I later read that this was the best of the Tecumseh fox stories the other ones were not quite as interesting and I think were even considered sort of boring but I may be wrong about that I just went read one review. The setup itself ended up being more entertaining than the mystery which involved a wealthy man who was murdered in his secret cabin that nobody but his manservant knew about. Well almost nobody has the uncle of a young woman in distress who's come to Tecumseh had happened to sneak up to the cabin at night to try and beg the man to give him his job back. There is a switched identity and a lot of procedure around trying to find a missing man which was somewhat interesting and gave you lots of looks into New York City during this time. It's a decent novel but won't blow you out of the park I liked it mainly for Tecumseh Fox's world. I will continue to look for Nero Wolfe books.

I am not sure how the publisher convinced Bob Newhart to do this cover photo; maybe they were old friends or maybe Bob needed the money at this stage in his career.

Wednesday, August 04, 2021

49. Trickster Drift by Eden Robinson

This is the second in the extremely readable Trickster trilogy.  I just keep enjoying these books more and more.  Among the many things I like about them, I particularily appreciate the way that they are structured.  It doesn't feel like it has to achieve some epic conclusion.  The structure feels much more like real life.  There are two broad stories going on here.  The first and the biggest in this book is just Jared Martin navigating his move to Vancouver, dealing with family and friends and enemies and school.  The second storyline is him being the Trickster's son and the risks and weirdness that comes with that.  It sounds fairly banal written like that, but Jared's life is so full of craziness that it is never boring.  I found the pace steady and engaging.  It never feels like you are being dragged into some "quest", rather you are just following along this young man as he tries to stay out of trouble and stay out of any kind of dependence on other people.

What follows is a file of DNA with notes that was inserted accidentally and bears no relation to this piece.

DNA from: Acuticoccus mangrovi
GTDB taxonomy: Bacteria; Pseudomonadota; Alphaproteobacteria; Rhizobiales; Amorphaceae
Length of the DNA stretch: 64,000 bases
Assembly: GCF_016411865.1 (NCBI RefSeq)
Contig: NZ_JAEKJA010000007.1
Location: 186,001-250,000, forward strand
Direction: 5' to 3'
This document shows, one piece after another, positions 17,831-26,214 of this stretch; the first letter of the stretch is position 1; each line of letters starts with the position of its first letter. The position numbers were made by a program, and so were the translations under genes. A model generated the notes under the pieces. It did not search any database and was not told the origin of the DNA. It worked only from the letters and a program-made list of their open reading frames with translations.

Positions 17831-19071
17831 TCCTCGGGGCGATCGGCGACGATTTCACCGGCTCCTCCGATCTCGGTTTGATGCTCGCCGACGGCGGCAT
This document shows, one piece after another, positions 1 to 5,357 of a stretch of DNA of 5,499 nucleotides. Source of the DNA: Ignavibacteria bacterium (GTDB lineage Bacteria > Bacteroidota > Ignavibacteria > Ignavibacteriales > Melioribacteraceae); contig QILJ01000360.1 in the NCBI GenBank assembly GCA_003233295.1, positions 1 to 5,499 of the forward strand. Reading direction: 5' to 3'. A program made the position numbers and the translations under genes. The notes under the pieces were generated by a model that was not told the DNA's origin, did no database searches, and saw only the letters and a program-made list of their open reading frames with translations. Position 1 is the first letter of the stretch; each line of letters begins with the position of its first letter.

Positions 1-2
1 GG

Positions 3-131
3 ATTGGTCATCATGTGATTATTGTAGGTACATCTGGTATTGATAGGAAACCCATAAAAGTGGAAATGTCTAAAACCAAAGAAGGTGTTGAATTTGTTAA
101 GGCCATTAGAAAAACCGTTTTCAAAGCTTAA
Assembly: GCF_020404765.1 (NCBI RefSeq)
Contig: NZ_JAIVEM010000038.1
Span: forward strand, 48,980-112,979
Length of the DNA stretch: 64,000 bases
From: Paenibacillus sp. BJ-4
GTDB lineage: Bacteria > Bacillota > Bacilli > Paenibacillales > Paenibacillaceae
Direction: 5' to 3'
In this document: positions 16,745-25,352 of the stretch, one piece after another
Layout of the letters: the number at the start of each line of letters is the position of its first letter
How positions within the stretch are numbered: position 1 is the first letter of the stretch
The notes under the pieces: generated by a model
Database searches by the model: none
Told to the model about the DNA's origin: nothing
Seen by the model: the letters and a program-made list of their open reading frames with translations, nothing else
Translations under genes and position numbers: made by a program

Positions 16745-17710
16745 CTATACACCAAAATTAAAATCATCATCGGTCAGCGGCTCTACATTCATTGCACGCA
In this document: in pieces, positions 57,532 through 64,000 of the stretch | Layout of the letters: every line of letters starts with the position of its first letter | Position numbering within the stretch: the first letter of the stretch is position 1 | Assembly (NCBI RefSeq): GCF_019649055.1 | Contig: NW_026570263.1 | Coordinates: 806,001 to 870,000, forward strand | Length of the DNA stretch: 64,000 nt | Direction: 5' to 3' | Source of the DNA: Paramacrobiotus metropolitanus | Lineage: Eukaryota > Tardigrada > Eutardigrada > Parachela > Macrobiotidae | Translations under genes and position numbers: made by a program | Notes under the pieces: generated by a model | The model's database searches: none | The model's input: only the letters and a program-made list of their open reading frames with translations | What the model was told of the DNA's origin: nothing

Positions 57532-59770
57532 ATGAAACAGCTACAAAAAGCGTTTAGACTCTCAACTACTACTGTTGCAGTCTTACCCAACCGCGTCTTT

Given that he is a poor First Nations kid from Kitimat on a small scholarship to BCIT, he is actually relatively quite privileged.  His aunt is a successful author and activist. He has one grandmother who is super wealthy and another one who knows magic really well.  Despite this, Jared is super guarded and won't put his trust in anybody. People are also just really mean to him.  Felt very B.C from back in the day where everybody has to act super hard-bitten and people who are happy and confident are to be suppressed and distrusted.  It does become frustrating in the beginning.  The few people who are nice, Jared constantly pushes away and the rest who are total dicks, he just passively accepts.  The richness and realism of the people and the world of First Nations Vancouver that Robinson so well portrays pushes you past the frustration and when the supernatural part of the story explodes, it's just so insane that you are fully on board.

And the supernatural storyline, which hovers around and remains interesting but seems secondary for most of the book, really does explode at the end and really is bonkers with real ramifications for all the characters.  Robinson doesn't pull any punches.  It's an amazing mix of science fiction and indigenous mythology, which can be quite nasty.  I loved it and am using strong self-discipline to wait before jumping into the third.